Marker honors role of Chinese in Memphis history

Cites former home of Lung Kong Tin Yee Association near Beale Street

By Updated: May 25, 2019 9:01 PM CT | Published: May 25, 2019 3:50 PM CT

The city’s first historical marker noting the role of Chinese immigrants and Chinese-Americans in the city’s history brought drums and cymbals and a brightly colored Chinese dragon puppet to the plaza of FedExForum.

The large puppet controlled by two men writhed and twisted and turned to the rhythms Saturday as a group of 60 watched.

The marker, unveiled later outside the old Gibson Guitar plant, marks the location of the Lung Kong Tin Yee Association that opened in the 1920s just south of Beale Street. It was founded as a kind of community center by Chinese emigres and Chinese Americans for themselves and others who came to America before the Chinese Exclusion Act of 1882 — the first law ever to ban an entire ethnic group from immigrating to America.

“They came to Memphis more than 100 years ago,” Jin Liang Cai of the Chinese Historical Society of Memphis and Mid-South told those in the plaza. “They came to the poorest part of the country — the Mississippi Delta — during the most difficult times in America’s history — racial segregation. … They not only survived, they also prospered.”

The marker, sponsored by the society and the Shelby County Historical Association, emphasizes the role the exclusion act played in the specific struggle of the Chinese who had been welcomed to California during its gold rush years and recruited to build the Transcontinental Railroad only to face barriers that cut their ties to family in China just a few decades later.

“For the Chinese who were here it was devastating. That made Lung Kong Tin Yee so much more valuable as a community center where they could continue to celebrate and have community,” Jin said. “It (The act) prohibited many people from leaving the United States because they couldn’t come back. So they wound up spending the rest of their lives in the U.S. away from their families. Many of them lived here during the later part of their years.”

The 2010 census put the number of Chinese living in Memphis at 5,000.

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The association formed in the 1920s took its name from a temple on Lung Kong mountain in the Sze Yap region in what is now known as Guangdong Province — where most of the early Chinese settlers in Memphis and the surrounding area came from.

“It’s a quite diverse community today,” Jin said.

Memphis Mayor Jim Strickland said the diversity is “the soul of the city.”

“We often think of Memphis just in terms of black and white,” he said. “We are a more diverse city than even that. We’ve never had a historical marker recognizing the Chinese population. It’s important to recognize everyone. Everyone is important and everyone should be recognized.”

There are plans for another historic marker in the summer on or near the site of the Chop Suey Cafe restaurant on the Beale Street entertainment district’s eastern end, a Chinese-owned business that was part of a small group of businesses known in their day as a Chinatown district on Beale.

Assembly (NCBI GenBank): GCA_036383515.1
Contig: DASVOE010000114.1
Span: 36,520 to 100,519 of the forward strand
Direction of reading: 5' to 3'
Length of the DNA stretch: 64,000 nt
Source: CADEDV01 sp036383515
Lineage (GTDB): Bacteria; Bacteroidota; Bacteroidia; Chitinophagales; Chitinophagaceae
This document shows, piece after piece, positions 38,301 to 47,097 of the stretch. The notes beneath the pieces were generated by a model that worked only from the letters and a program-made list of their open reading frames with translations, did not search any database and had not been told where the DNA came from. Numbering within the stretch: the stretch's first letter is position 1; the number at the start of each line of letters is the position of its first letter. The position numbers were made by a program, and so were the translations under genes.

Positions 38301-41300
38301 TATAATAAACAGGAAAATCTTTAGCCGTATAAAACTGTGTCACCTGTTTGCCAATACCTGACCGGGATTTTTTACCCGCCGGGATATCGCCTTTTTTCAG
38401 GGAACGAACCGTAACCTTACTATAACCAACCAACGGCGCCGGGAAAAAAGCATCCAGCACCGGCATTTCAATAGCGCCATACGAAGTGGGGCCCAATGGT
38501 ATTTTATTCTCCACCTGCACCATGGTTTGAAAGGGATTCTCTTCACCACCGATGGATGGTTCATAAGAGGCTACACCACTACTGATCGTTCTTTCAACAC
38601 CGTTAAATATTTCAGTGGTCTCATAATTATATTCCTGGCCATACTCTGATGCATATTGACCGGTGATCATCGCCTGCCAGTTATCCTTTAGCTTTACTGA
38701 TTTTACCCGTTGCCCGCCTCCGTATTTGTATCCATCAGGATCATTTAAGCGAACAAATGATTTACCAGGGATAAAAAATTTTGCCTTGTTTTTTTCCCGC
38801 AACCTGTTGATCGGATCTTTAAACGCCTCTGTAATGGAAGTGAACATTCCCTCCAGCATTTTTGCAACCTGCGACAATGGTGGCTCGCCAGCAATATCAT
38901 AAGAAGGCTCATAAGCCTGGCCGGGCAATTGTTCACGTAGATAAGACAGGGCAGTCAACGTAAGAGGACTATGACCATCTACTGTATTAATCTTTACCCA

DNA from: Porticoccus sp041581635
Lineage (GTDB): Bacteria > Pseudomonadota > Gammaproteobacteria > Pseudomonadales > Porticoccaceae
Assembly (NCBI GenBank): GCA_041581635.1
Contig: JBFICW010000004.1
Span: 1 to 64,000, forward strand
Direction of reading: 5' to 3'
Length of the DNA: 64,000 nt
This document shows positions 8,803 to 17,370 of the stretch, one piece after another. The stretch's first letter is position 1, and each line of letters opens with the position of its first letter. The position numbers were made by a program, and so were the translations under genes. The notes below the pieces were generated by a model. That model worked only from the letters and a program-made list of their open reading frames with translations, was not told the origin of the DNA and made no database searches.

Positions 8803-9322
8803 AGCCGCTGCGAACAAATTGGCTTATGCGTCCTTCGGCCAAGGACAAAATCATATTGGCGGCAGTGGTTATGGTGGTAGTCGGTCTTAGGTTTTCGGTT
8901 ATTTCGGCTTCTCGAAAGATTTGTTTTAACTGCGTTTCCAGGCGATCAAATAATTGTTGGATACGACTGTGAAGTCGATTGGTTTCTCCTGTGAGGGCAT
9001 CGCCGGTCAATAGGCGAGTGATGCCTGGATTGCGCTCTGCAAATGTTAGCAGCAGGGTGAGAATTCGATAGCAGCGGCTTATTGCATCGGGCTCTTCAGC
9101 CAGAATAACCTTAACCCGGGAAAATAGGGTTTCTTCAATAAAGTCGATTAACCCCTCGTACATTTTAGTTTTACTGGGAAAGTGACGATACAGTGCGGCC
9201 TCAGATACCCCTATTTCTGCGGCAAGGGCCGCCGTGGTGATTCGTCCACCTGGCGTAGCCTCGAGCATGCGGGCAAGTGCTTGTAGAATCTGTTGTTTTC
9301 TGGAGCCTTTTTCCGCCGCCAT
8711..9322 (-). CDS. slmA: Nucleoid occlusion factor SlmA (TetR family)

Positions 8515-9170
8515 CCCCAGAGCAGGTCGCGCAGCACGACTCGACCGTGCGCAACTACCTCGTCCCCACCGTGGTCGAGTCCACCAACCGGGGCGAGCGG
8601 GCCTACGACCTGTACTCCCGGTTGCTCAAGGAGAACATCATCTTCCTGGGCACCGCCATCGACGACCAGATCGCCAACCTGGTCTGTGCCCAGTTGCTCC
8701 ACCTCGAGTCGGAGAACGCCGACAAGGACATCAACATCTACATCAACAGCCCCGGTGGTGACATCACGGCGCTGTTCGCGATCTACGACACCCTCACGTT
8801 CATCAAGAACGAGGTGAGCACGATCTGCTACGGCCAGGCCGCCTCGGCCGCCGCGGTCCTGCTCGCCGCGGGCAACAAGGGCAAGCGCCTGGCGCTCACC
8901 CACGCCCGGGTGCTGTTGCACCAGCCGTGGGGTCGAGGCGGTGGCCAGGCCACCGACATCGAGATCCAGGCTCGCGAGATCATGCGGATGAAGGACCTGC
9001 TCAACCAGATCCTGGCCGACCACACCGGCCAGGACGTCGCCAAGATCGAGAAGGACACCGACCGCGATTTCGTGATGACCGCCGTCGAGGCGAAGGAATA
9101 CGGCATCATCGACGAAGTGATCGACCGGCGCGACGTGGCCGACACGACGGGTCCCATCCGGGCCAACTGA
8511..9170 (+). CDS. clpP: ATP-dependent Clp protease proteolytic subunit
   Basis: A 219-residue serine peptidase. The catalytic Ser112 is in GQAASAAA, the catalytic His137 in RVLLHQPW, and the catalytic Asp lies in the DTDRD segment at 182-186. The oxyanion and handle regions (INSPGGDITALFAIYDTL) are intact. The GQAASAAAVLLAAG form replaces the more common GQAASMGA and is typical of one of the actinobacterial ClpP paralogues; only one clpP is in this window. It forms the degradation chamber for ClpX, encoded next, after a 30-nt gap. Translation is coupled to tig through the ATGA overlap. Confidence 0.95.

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The café was originally known as the Oriental Café, according to “Beale Street Talks,” a parcel-by-parcel guide to Beale Street’s history by Richard M. Raichelson. The building stood between the New Daisy theater and what is now the police precinct in the building that was once home to the Monarch Saloon.

Lau C. Chu rented the building in 1919 ad opened the Oriental Café on the ground floor, living with his family on the second floor. The original name of the café remained in the entranceway tile floor even after its name was changed in 1921 by Moy Ming, the new owner. The Chop Suey Café endured on Beale into the late 1960s.

May also marks Asian Pacific American Heritage Month.

The site of a Japanese-American owned bakery on Madison Avenue west of Cleveland is marked by what is left of a public art installation from 2008.

The UrbanArt Commission commissioned the installation by artist Sanjit Sethi to mark the location of the Kuni Wada Bakery, owned by the Kawaiis and Nakajima families until it was closed and members of the two families were arrested by federal authorities the day after the Japanese military’s attack on Pearl Harbor in 1941.

The bakery was later seized by the Federal Reserve Bank as assets owned by Japanese-Americans and Japanese immigrants were seized as America entered World War II.

A plaque, which tells the story of the bakery and the families, remains affixed to a metal box in what is now a parking lot. For a year or so after its installation, the box contained a system that twice a day spread the scent of bread baking in the immediate area.


Memphis@200 Jim Strickland Jin Liang Cai Chinese Historical Society Of Memphis And Mid-South Lung Kong Tin Yee Association
Bill Dries

Bill Dries

Bill Dries covers city government and politics. He is a native Memphian and has been a reporter for more than 40 years.

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